Three Tips for Being a Successful M&A Advisor from Sharon Heaton, CEO of sbLiftOff
In the male-dominated world of M&A, Sharon Heaton is a force to be reckoned with. The CEO of sbLiftOff, a national M&A advisory firm, she has over 30 years of experience in the industry. She has closed deals worth millions of dollars and advised some of the biggest names in business.
But Sharon is not your typical M&A advisor. For one thing, she’s a woman in a male-dominated industry. For another, she’s based in Herndon, VA – far from the major financial centers of New York and Chicago.
In a recent interview, I asked her what it takes to be a successful M&A advisor. Here are her top three tips:
1. Be Empathetic
Sharon says that one of the most important qualities for an M&A advisor is empathy. “By putting yourself into the other party’s shoes, you can better predict how things are going to happen because you’re looking at it from their perspective,” she said, explaining that while buyers and sellers often have different objectives, both parties want to feel like they’ve gotten the best possible deal.
She adds that certain sellers, like founding owners, are often reluctant to give up control of their companies and may need some hand-holding through the process. “Founder owners are a special unique breed of people,” she said. “They’ve been working on their company as long as they’ve been raising their children. And having an objective view of their company is hard.”
2. Be Persistent
M&A is a complex process, and Sharon says that one of the most critical qualities for an advisor is persistence. “We think persistence makes a difference,” she said, adding that M&A advisors must be able to pivot when things don’t go as planned.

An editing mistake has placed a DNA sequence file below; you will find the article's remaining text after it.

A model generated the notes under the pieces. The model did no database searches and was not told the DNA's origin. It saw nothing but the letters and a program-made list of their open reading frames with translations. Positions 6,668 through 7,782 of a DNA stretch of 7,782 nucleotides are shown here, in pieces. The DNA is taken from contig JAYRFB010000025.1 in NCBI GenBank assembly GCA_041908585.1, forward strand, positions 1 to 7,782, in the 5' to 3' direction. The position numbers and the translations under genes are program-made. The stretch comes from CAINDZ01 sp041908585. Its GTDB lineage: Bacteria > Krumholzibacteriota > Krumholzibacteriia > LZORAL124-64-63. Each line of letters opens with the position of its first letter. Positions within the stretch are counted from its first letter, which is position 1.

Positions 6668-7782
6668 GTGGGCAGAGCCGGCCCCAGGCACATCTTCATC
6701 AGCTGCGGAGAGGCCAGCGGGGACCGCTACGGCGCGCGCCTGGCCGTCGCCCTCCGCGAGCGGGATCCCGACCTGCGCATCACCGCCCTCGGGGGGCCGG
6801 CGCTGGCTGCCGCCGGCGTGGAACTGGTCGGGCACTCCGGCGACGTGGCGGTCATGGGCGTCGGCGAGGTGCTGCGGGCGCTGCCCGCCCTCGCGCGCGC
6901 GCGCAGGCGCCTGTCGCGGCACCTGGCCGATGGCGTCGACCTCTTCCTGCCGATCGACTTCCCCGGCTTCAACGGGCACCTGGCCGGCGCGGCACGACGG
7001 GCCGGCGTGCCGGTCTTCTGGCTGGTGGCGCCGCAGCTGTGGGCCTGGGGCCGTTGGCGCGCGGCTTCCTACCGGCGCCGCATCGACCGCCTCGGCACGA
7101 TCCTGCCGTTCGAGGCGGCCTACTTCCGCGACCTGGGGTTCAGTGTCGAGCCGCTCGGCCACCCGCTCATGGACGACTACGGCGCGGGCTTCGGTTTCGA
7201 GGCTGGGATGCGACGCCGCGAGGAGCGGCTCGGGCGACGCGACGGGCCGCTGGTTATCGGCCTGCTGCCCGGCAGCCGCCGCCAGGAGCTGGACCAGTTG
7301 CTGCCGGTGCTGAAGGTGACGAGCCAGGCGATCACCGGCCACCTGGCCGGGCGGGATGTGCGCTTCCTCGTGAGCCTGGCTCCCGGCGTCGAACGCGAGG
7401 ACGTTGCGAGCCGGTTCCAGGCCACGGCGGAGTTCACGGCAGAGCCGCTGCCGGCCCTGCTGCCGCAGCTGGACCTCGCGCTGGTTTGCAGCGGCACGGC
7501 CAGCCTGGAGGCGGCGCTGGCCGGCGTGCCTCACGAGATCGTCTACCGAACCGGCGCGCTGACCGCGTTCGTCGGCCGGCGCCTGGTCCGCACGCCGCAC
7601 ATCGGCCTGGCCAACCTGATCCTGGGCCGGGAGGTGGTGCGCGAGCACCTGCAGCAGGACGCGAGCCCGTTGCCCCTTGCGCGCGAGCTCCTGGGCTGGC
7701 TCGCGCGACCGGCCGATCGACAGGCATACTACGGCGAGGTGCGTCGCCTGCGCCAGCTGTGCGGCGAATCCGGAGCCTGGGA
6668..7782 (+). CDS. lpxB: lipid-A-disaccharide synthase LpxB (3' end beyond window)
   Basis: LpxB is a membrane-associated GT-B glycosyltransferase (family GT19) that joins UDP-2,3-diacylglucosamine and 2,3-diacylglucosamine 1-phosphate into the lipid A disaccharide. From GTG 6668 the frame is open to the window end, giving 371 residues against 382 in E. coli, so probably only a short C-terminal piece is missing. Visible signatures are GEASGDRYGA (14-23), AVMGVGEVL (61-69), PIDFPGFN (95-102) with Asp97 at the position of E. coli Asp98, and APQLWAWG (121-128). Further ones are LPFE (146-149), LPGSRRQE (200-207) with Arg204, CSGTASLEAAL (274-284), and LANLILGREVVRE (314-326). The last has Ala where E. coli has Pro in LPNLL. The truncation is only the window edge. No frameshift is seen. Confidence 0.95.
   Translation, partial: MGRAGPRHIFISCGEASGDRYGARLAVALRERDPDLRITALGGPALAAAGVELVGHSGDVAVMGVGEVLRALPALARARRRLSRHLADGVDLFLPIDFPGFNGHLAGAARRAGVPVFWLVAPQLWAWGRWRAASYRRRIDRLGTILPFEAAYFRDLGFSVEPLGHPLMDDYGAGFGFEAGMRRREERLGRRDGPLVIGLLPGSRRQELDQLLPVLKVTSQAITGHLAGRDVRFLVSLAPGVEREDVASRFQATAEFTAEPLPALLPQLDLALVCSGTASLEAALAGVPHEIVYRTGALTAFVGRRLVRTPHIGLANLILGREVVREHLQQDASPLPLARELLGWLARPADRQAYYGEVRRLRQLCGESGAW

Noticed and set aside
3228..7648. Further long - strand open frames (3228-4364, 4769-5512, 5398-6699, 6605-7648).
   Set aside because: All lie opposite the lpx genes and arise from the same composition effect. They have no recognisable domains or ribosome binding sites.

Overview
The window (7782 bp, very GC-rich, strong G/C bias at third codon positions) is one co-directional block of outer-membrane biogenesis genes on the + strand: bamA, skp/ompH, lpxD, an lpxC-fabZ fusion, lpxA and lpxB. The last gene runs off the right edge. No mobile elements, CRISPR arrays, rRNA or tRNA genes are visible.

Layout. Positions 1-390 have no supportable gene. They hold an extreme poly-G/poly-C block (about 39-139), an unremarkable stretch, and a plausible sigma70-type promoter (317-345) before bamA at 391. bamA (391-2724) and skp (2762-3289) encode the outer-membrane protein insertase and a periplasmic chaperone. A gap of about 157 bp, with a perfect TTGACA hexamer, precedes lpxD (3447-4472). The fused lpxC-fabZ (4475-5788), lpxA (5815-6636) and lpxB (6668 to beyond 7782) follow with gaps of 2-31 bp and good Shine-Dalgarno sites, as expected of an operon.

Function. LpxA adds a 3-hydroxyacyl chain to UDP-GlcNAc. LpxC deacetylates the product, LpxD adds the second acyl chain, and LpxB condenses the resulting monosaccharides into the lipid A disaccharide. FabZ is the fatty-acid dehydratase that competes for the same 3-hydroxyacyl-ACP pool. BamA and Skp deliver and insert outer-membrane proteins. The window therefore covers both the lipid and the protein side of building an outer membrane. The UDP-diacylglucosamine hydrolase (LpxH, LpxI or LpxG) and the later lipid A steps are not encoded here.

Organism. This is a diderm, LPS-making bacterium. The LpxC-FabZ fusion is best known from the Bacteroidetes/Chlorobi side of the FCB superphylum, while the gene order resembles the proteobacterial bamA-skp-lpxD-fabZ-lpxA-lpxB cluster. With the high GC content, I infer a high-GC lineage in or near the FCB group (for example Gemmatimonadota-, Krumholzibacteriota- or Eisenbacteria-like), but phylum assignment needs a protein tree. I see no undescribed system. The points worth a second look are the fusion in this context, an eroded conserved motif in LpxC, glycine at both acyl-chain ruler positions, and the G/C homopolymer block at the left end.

She recalls a recent deal that fell through twice due to financing issues and capital market conditions. But Sharon and her team kept working on it and eventually got the deal done.
“The third time was the charm,” she said.
“We came up with yet another buyer, and we did it within three days of the second deal falling apart. We were able to present it to the seller. The buyer and the seller worked extremely well together and were able to close that transaction. Would everybody have been happy if the first deal had worked out? Absolutely. But sometimes, it doesn’t work that way. Sometimes you just need to be persistent. Stay at it. And you’ll eventually get over the line,” she added.
3. Think Outside the Box
Sharon says that another important quality for M&A advisors is creativity. She provided an example of a company that was installing ATMs in walls, but buyers were hesitant to invest because they considered ATMs a declining industry.
However, Sharon and her team thought outside the box and rebranded the company as the expert in “installing technology in static places.”
“They happened to be putting ATMs in the wall, but no reason could not be putting computer monitors on the wall,” she said. “When you go to New York, and you see [a screen that says]This bus is going to be arriving in three minutes. It’s the same thing. When you go to a parking lot, and you serve an automated way of getting in and out of the lot, it’s the same thing.”
She added that this changed “the perception dramatically by buyers. They said, Oh, I understand. That’s a growth industry. So we went from trying to sell what was being perceived as a buggy whip and turn that into something that was being perceived as a growth industry.”
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By Lou Sokolovskiy, Founder & CEO at Opus Connect